I moved back to Chicago in February of 2012, just before the crest of Malört Mania. Malört, for those who live elsewhere or who have nicer friends, is a brand of Swedish liquor flavored with wormwood, which can only be found in Chicago. It entices you with a wave of grapefruit and honey before punching you in the throat with an aftertaste of earwax and battery acid. It is watching a house party go from delightfully raucous to out-of-hand in a split second.
Once a drink just enjoyed by the handful of natives who could stomach it, Malört stumbled into the spotlight, first as cult phenomenon, then a dare for out of towners, then as fashionable ingredient. Malört cocktails started popping up everywhere. You could even find it baked into a pie. I even participated in a charity 5k where shots of Malört waited at the start and finish line, as if you could find a way to make running less fun.
Maybe this is cynical and dismissive but I often wonder if my friends who drink Malört genuinely enjoy it or just love the appeal of drinking something so universally reviled, or rather, drinking something so gross that is also unique to Chicago. Like they’ve passed some grit test to deserve to call this beautiful, difficult city home.
Listening to “I Hate Chicago,” a garage-y, self-aware divorce anthem about how deeply our relationships to people and to places are intertwined, I feel the same way I imagine people who can tolerate Malört feel after a shot of the stuff. A rising bitterness, but a comforting sense of kinship with everyone around you who has also known heartbreak and heartburn. Just as we commiserate about the bitterness of lost loves, so do we take pleasure in complaining about all the things that frustrate us about where we live, the traffic and the sports teams and the corruption and the violence, and Grace lays out that parallel so perfectly in this song.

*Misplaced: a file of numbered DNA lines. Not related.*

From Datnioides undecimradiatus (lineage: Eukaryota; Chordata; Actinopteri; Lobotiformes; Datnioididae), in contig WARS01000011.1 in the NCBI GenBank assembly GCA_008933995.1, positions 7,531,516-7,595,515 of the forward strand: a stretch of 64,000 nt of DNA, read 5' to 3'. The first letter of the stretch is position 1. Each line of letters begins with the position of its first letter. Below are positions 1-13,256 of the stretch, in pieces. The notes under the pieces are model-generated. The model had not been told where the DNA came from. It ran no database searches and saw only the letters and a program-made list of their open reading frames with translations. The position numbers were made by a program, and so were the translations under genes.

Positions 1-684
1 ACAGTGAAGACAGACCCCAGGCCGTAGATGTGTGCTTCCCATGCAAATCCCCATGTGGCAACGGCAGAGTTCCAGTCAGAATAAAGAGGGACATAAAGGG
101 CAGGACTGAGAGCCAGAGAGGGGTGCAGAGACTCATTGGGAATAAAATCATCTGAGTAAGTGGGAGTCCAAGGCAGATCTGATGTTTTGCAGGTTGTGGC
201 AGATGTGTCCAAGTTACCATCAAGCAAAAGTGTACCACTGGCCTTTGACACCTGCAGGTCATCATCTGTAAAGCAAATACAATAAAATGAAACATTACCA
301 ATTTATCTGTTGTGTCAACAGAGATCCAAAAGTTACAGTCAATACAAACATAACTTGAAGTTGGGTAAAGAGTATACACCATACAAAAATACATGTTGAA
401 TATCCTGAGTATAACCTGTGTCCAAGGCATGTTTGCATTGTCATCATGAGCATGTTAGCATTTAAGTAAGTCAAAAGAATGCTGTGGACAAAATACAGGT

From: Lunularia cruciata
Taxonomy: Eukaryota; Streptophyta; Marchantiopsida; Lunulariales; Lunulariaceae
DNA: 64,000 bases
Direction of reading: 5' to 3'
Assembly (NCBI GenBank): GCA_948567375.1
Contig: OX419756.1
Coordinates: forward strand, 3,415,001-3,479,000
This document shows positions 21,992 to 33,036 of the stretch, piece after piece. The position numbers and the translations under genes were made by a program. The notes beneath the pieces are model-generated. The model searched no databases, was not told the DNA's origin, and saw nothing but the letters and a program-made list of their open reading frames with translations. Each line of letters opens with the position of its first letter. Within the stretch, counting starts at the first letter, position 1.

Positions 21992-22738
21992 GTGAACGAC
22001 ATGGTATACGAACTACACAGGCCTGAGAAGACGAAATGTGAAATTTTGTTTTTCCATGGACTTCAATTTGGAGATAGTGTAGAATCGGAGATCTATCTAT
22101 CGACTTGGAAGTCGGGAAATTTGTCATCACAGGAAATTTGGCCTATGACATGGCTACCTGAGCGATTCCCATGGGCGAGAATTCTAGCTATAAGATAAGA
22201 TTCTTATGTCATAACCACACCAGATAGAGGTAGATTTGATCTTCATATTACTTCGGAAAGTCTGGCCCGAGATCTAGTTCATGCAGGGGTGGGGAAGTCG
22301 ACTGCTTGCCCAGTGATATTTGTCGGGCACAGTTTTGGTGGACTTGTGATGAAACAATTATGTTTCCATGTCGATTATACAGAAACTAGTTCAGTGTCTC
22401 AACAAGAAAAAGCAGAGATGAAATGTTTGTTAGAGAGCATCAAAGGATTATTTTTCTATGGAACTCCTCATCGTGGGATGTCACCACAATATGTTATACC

In any city, locals will take hammers to sacred cows amongst each other, and I can’t help but smile and nod when Grace spits the words, “learn to make a pizza, you fucking jagoffs” (emphasis on the local insult of choice). I have yet to see her and the Devouring Mothers live, but I wouldn’t be surprised if this song gets the biggest cheer and beer-hall singalong reception with the home crowd. Grace said it best herself when asked about the song in the Chicago Tribune in November: “They were into it. It speaks to what Chicago is about. People get it. It’s a hard city to live in, but we’re all in it together.”
The bridge of “I Hate Chicago” ascends like a hazy, illuminated cab ride north on Lake Shore Drive, and indeed, Grace’s journey ends with a reference to the Magic Point, and I immediately thought of the Magic Hedge at Montrose Point, a small bird sanctuary on the shore of Lake Michigan, a woodsy respite from the chaos of the Lakefront in the warmer months. It’s always a shot to the senses to hear a reference that’s just so specific to your experiences in a song, even one about the place where you live. This little respite amongst excoriations of the neighborhood where Grace’s ex lives and declarations of how she’d “rather rot in Gary.” No place or relationship can be distilled to a simple bottle of liquor or a three-minute song, but as far as capturing the frustration and rage and some of the magic, too, the reminder that we’ve all been there or all will be there at some point, “I Hate Chicago” comes damn close. And I’d much rather belt along to this than drink a shot of Malört any day.
(Song recommendation by Lindsay Eanet)